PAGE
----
This came as quite a shock to me that there’s the chance that blue-green algae may and perhaps did kill a dog. I take my babies, Jezzie and Bruti swimming in the lakes around here, west central Wisconsin, quite often during the summer, and never considered this as a possible toxic hazard.

This case of possible toxic algae comes from Lake Tyrone, on the Hartland Township and Tyrone Township border.

“Blue-green algae, in some cases, can create some toxins,” Bolang said. “We’re doing some testing to see if that’s there. At this point, nothing’s shown up.”

The microorganisms can cause a potent smell and, sometimes, be toxic to animals and humans. The scum-like algae can be blue-green to red in color.

Signs of poisoning can start within a couple hours after first contact with the algae.

Side effects for humans include eye, ear or skin irritation and gastrointestinal problems. Smaller people and animals ingesting large amounts of the algae are more susceptible to death.

Hartland Township resident Bob Tatus might have found that out the hard way. He said his 9-month-old border collie, Vita, died last week after ingesting lake water. Tatus said Vita spent about 90 minutes in the lake, came out of the water, started salivating, vomited and collapsed at his feet.

He said a vet told him his dog appeared to have brain damage and that dogs sometimes die from blue-green algae toxicity. (Livingston Daily)

Livingston County Department of Public Health has taken water samples from Lake Tyrone and is awaiting results. Groundwater specialist Matt Bolang said there have been no indications of blue algae thus far.

“With (the) Fourth of July weekend, people are going to be flocking to the lake, and here we are, sitting on this deadly toxin,” Bob Tatus said.

Tatus sent Vita off to be autopsied and was still awaiting the results. He said that another person’s dog died recently after swimming in the lake, and some area children developed stomach cramps and other illnesses.

Samples taken from the lake Tuesday showed small amounts of one kind of blue-green alga toxin, microcystin, which can harm the liver. Results are pending on a second type, anatoxin, which affects the neurological system.

A state official said the microcystin results were below the World Health Organization’s standard for recreational waters.

That standard includes the possibility that someone in the lake might accidentally drink the water, said Gerald Saalfeld of the state Department of Environmental Quality’s water bureau.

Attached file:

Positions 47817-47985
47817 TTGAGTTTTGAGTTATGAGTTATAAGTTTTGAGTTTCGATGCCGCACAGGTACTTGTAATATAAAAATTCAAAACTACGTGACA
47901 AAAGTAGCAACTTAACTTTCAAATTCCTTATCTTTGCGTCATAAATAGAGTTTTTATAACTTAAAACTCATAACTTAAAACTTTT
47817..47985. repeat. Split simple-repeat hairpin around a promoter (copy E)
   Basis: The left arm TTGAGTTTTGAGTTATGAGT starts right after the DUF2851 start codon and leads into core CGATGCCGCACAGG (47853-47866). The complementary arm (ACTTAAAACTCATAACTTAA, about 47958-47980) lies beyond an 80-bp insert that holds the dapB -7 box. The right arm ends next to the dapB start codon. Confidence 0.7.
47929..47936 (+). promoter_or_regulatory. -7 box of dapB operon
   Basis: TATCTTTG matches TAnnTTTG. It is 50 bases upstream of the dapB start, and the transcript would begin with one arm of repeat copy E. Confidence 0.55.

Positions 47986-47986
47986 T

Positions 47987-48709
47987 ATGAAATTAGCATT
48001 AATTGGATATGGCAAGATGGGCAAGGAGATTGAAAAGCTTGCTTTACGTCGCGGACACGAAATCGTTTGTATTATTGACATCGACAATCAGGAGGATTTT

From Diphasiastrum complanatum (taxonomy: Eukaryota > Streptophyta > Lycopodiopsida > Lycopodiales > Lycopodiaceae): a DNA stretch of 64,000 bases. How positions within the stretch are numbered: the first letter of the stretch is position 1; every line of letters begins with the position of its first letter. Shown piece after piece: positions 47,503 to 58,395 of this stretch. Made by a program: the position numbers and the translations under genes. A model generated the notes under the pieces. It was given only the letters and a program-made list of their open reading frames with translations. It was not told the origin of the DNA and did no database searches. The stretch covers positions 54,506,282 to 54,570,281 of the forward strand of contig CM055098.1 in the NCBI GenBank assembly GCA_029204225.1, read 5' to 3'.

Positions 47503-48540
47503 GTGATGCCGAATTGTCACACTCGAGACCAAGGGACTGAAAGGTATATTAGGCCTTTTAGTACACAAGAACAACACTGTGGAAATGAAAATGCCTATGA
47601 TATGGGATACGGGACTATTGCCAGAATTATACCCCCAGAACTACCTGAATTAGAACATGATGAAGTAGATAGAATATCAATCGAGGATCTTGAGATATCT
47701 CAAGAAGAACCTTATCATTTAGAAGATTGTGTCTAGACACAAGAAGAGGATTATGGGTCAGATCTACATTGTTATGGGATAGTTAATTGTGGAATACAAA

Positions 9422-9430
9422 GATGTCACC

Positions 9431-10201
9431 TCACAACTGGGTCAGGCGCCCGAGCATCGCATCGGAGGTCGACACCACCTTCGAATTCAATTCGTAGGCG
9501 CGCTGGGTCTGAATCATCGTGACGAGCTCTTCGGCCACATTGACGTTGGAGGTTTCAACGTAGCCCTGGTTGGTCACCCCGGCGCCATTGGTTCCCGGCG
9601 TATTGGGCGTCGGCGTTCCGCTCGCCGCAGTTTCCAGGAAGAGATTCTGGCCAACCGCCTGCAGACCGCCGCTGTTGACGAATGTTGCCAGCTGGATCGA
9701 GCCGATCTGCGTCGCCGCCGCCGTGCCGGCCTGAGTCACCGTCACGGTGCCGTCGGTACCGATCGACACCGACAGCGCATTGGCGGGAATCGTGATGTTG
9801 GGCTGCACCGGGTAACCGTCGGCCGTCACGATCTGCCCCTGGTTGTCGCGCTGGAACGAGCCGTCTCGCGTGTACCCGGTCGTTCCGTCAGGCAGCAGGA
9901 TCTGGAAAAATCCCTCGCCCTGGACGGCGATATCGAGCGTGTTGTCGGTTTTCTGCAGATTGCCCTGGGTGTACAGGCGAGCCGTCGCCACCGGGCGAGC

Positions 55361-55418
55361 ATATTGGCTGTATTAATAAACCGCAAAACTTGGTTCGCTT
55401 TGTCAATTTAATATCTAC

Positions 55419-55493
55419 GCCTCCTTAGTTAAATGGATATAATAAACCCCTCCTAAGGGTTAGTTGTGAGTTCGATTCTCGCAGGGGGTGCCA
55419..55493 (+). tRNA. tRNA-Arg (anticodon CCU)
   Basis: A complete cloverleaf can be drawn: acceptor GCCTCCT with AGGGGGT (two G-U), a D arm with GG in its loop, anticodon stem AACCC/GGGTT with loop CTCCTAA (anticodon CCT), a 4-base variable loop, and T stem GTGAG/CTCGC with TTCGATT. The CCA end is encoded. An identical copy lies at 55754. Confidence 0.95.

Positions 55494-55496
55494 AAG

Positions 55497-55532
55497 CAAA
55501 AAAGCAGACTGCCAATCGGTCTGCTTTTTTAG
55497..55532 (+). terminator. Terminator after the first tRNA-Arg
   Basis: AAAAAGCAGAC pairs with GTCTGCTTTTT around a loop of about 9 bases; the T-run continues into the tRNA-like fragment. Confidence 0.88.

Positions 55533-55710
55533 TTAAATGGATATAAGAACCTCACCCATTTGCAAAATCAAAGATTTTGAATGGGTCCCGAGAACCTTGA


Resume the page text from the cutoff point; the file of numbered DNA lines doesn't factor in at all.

The lake’s surface is now clear and whatever toxins might have been there are gone, said Matt Bolang, water specialist with Livingston County’s Environmental Health division.

Algae occur naturally. Some types of blue-green algae can grow and bloom in large numbers. These blooms can release toxins when they’re stressed, Saalfeld said. In 2005, health officials found an outbreak of microcystins in lakes near Muskegon. Several Minnesota lakes last summer and again this summer have suffered outbreaks.

Not all blooms are toxic, and it’s hard to tell when one becomes toxic. “Whenever you see blue-green algae, it makes sense to avoid exposure,” Saalfeld said.

According to the U.S. Centers for Disease Control and Prevention, alga toxins can affect animals and humans. For humans, risks include skin irritations to intestinal problems, nerve and liver damage if people are exposed to large quantities. Animals can die from drinking toxic algae, the CDC said.

Saalfeld said Vita’s death is the first ever reported to state officials with algae as a possible cause.

Tatus, who lives near the lake in Hartland Township, said he saw thick algae on the surface of the lake the night the dog swam. It looked like paint.

“I didn’t think anything of it,” he said. “No one has ever warned me about algae.”

For recreational waters, the WHO allows no more than 20 micrograms of microcystin per liter. The highest result from Tyrone Lake on Tuesday was 12 micrograms. The WHO drinking water standard is 1 microgram per liter.

Saalfeld said the lake was treated with copper sulfate, which kills algae, after the dog died. After treatment, the lake’s microcystin levels dropped to 2.2 and 0.08 micrograms in two areas.

“Had I known algae of any kind was toxic, you can be sure my dogs wouldn’t be swimming anywhere near it,” Tatus said. “And Vita, whose name quite ironically meant ‘life’ in Latin, would be alive today (Detroit Free Press)

What is blue green algae?

  • Technically known as cyanobacteria, the microscopic organisms live naturally in lakes, streams and ponds at low levels.
  • Under favorable conditions, usually in the summer, the algae can increase dramatically and bloom, creating thick mats, or scrum, on the water’s surface.
  • Between 30 to 50 percent of blooms are nontoxic, but it’s best to avoid the area until the water is tested and declared safe.

For more information: Cyanobacteria

Source: Livingston County Health Department

Obviously this is not something to be taken lightly so if you have any concerns whatsoever, better safe than sorry, find somewhere else for you and your canine companion to swim.

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